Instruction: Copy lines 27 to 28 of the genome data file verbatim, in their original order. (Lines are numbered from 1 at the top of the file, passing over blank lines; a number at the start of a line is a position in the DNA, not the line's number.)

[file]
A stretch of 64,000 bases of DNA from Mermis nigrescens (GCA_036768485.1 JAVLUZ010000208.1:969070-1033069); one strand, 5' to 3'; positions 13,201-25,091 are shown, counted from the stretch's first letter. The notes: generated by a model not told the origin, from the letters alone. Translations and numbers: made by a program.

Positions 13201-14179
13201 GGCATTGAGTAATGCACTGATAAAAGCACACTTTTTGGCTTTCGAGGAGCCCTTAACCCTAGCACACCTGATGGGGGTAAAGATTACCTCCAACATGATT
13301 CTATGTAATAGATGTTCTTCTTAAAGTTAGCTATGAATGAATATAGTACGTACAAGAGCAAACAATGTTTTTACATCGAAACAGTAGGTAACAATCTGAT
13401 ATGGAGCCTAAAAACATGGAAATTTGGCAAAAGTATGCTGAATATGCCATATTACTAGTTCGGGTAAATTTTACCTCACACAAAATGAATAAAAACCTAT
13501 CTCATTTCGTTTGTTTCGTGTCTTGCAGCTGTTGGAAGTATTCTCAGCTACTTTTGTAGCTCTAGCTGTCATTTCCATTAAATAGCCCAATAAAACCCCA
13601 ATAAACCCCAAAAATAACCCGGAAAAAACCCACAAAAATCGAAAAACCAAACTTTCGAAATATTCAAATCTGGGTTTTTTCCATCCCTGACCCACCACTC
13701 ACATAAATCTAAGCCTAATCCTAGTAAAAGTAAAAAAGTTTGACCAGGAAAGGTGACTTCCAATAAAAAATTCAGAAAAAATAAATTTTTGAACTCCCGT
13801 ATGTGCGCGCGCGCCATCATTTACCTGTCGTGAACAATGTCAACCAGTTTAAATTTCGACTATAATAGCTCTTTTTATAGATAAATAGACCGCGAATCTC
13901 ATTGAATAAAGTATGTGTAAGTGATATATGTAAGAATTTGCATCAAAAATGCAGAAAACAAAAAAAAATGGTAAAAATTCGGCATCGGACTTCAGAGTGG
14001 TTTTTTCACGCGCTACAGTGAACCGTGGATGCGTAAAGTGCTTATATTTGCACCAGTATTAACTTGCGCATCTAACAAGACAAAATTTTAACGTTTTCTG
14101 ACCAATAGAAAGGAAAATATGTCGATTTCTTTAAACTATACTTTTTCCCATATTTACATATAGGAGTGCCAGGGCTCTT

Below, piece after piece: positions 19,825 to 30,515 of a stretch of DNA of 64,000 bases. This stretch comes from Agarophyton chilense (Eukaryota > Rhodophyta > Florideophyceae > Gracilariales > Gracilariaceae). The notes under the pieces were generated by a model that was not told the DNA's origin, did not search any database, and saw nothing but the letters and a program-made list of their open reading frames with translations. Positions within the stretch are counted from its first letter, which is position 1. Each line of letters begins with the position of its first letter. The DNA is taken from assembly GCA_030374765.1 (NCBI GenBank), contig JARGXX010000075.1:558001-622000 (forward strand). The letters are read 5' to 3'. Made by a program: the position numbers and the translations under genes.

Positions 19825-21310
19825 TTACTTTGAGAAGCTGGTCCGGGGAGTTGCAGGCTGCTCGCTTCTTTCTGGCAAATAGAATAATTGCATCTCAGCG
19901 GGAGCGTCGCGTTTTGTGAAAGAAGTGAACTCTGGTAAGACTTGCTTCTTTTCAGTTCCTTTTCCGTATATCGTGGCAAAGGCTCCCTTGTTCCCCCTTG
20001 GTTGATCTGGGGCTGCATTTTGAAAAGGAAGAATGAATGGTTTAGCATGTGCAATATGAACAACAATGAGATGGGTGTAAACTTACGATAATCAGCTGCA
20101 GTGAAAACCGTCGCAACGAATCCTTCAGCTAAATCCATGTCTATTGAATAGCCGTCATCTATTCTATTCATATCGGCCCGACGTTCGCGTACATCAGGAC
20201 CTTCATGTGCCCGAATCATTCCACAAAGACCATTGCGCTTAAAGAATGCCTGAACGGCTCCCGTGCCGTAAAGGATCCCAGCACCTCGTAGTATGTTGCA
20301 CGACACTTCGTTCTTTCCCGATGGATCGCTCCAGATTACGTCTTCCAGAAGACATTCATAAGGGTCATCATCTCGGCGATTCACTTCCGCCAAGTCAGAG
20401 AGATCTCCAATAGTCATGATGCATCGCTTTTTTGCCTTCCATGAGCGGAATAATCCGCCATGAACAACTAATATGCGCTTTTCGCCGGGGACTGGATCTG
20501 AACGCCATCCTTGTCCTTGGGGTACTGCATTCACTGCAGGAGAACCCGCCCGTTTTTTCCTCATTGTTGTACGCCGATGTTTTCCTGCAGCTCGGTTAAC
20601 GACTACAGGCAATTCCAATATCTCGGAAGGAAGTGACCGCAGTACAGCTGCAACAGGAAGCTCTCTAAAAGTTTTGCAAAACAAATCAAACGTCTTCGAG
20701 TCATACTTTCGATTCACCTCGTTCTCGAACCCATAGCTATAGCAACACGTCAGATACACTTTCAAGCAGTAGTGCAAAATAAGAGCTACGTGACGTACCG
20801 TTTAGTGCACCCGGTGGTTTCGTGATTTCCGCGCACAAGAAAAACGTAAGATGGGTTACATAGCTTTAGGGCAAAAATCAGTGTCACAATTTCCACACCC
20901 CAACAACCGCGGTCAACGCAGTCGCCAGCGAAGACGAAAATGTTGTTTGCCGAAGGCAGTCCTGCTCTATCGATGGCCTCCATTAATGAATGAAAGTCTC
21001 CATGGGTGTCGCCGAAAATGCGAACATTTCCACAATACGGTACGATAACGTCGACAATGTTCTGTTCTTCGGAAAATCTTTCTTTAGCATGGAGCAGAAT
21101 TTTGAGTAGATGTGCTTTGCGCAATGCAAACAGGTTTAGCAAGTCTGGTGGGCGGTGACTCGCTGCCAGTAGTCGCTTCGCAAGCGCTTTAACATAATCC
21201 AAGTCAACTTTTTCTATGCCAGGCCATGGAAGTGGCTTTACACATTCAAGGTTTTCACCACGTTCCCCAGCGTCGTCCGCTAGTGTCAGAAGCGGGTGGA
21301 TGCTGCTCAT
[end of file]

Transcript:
21001 CATGGGTGTCGCCGAAAATGCGAACATTTCCACAATACGGTACGATAACGTCGACAATGTTCTGTTCTTCGGAAAATCTTTCTTTAGCATGGAGCAGAAT
21101 TTTGAGTAGATGTGCTTTGCGCAATGCAAACAGGTTTAGCAAGTCTGGTGGGCGGTGACTCGCTGCCAGTAGTCGCTTCGCAAGCGCTTTAACATAATCC